Mortgage providers have become "significantly" more willing to lend to people with deposits of less than 10% this year as the Government's flagship Help to Buy scheme continues to have an impact, a Bank of England report has found.
The Bank's credit conditions survey for the first quarter of 2014 found the willingness to lend at loan-to-value (LTV) ratios above 90% is the highest reported since the question first started to be regularly asked of lenders last spring.
Many lenders attributed this increased availability of low-deposit mortgages to their participation in Help to Buy, the report said.
The UK-wide Help to Buy mortgage guarantee scheme was fully fired into action last October to offer state-backed mortgages to credit-worthy people with deposits as low as 5%. Lenders representing around two-thirds of the mortgage market have come on board the scheme.
The survey asks banks and building societies about credit conditions over the past three months and their expectations for the coming quarter to help maintain financial stability.
Lenders said they expect demand for mortgages from home buyers to see a significant lift in the next three months. They also told the survey they expect rising house prices to encourage more people to re-mortgage.
further falls could be limited.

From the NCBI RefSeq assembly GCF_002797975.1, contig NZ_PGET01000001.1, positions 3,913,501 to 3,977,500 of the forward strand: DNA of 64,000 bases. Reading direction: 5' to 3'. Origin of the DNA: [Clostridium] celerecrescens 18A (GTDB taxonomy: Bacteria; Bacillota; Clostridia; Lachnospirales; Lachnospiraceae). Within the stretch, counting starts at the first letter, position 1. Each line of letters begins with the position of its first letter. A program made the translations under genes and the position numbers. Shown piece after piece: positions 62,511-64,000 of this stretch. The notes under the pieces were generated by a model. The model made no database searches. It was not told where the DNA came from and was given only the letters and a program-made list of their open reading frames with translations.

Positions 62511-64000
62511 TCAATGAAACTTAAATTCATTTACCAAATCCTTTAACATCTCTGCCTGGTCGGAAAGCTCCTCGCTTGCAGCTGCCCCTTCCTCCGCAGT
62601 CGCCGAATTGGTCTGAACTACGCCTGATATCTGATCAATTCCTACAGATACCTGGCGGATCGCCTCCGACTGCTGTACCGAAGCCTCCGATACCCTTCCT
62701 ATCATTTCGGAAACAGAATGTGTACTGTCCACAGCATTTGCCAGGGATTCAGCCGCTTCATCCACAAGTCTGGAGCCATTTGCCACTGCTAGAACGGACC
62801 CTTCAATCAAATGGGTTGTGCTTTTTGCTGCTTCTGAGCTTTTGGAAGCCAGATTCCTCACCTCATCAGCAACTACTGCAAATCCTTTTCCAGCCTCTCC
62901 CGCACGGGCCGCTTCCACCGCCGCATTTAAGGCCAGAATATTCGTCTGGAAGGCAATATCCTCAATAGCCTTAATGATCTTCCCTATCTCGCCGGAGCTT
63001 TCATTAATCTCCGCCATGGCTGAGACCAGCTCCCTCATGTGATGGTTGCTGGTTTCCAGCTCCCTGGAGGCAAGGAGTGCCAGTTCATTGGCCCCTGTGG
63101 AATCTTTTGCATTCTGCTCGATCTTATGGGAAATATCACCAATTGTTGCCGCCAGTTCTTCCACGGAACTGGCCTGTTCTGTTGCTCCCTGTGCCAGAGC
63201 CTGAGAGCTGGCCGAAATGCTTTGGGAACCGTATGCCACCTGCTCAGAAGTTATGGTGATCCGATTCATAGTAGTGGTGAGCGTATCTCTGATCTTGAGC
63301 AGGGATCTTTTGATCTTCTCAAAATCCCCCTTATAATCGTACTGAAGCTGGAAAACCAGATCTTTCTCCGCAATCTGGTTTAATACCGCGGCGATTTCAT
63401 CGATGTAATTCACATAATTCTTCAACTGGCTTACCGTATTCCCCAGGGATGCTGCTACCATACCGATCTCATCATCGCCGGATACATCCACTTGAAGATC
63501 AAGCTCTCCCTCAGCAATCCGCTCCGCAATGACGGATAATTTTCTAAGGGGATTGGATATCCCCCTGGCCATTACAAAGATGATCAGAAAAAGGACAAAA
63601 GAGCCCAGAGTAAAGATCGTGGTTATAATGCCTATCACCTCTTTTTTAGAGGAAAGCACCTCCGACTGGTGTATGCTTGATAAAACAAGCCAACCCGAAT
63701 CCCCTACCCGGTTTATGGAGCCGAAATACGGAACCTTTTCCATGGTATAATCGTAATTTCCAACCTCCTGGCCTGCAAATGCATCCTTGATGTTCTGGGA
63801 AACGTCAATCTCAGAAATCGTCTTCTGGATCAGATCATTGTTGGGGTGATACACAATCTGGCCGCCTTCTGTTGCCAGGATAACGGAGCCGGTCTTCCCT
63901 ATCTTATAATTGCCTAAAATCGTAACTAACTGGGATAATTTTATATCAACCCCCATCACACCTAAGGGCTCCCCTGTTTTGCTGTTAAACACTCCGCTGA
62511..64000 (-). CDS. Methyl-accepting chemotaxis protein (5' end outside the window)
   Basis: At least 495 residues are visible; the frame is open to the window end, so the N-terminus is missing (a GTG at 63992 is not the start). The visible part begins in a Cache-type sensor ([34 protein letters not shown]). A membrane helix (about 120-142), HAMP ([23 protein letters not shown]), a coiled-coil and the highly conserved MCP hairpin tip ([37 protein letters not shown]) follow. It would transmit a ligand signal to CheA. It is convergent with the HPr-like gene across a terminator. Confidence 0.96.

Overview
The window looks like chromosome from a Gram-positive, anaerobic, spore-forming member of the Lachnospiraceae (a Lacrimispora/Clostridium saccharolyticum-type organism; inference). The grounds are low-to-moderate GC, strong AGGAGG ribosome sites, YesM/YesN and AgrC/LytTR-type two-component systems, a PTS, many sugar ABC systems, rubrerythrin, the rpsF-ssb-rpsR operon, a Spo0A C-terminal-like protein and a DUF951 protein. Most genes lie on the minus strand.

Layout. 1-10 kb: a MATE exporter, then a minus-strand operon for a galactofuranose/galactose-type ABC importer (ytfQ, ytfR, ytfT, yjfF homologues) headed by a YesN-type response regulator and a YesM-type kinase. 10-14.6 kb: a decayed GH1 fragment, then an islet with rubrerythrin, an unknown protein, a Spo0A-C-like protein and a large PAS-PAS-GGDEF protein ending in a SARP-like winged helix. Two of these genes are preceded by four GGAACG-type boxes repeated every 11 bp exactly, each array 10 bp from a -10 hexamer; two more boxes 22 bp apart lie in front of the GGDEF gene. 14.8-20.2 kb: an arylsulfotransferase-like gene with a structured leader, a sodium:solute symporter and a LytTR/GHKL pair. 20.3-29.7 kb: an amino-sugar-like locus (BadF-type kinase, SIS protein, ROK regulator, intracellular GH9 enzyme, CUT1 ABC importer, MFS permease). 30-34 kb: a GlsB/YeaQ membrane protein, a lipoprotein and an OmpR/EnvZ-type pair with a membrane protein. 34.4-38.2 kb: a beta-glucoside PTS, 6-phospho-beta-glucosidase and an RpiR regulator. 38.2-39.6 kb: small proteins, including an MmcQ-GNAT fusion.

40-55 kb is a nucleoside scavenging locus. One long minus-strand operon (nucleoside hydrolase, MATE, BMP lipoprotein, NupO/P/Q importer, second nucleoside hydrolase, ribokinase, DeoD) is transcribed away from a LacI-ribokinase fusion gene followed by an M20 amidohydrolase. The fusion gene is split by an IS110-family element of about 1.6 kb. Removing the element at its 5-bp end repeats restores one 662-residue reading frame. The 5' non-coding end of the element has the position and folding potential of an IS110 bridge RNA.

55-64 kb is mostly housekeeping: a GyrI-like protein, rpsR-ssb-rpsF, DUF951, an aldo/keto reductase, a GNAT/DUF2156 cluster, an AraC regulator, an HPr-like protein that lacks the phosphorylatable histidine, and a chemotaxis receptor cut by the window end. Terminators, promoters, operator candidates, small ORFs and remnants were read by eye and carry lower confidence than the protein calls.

Meanwhile, the survey also boosted hopes that business investment is poised to rise as the economy recovers.
There was a slight pick-up in loan availability for small businesses, the survey found. A higher proportion of loan applications from small businesses were accepted in the first quarter of the year, continuing a positive trend seen in the recent quarterly surveys.
Demand for lending from medium-sized businesses and large corporates was reported to have seen a significant increase, with lenders needing the loans to fund mergers and acquisitions and capital investment.
Lenders said that "strong competitive pressure" has prompted them to narrow their profit margins when it comes to lending to larger corporates.
The report said that further expansion of credit availability to the corporate sector is expected in the coming three months.
Commenting on the report, Mark Harris, chief executive of mortgage broker SPF Private Clients, said:
"As there is a limit to the number of people with 40% deposits and squeaky-clean credit histories, lenders will have to be prepared to go up the loan-to-value curve and consider the odd blip on the credit file, such as missed mobile payment several months ago, if they are serious about improving their market share.
"This is good news for borrowers who have more modest deposits, with the Bank of England reporting that availability of higher LTV mortgages has already significantly increased.
"The introduction of Help to Buy has played a large part in this, with lenders operating outside the scheme also raising their maximum LTVs in order to attract borrowers."
Richard Woolhouse, chief economist for the British Bankers' Association (BBA), said: "Today's credit conditions survey shows demand for lending by businesses of all size is growing and the cost of borrowing remains low.
"With rates competitive and nearly seven out 10 applications for bank finance approved, there has rarely been a better time for companies to apply for credit.
"An interesting part of today's release is the strong pick-up in demand for mergers and acquisitions lending.
"Businesses are priming themselves to either acquire other companies or invest in new equipment or staff. This is good news and suggests the recovery is broadening out."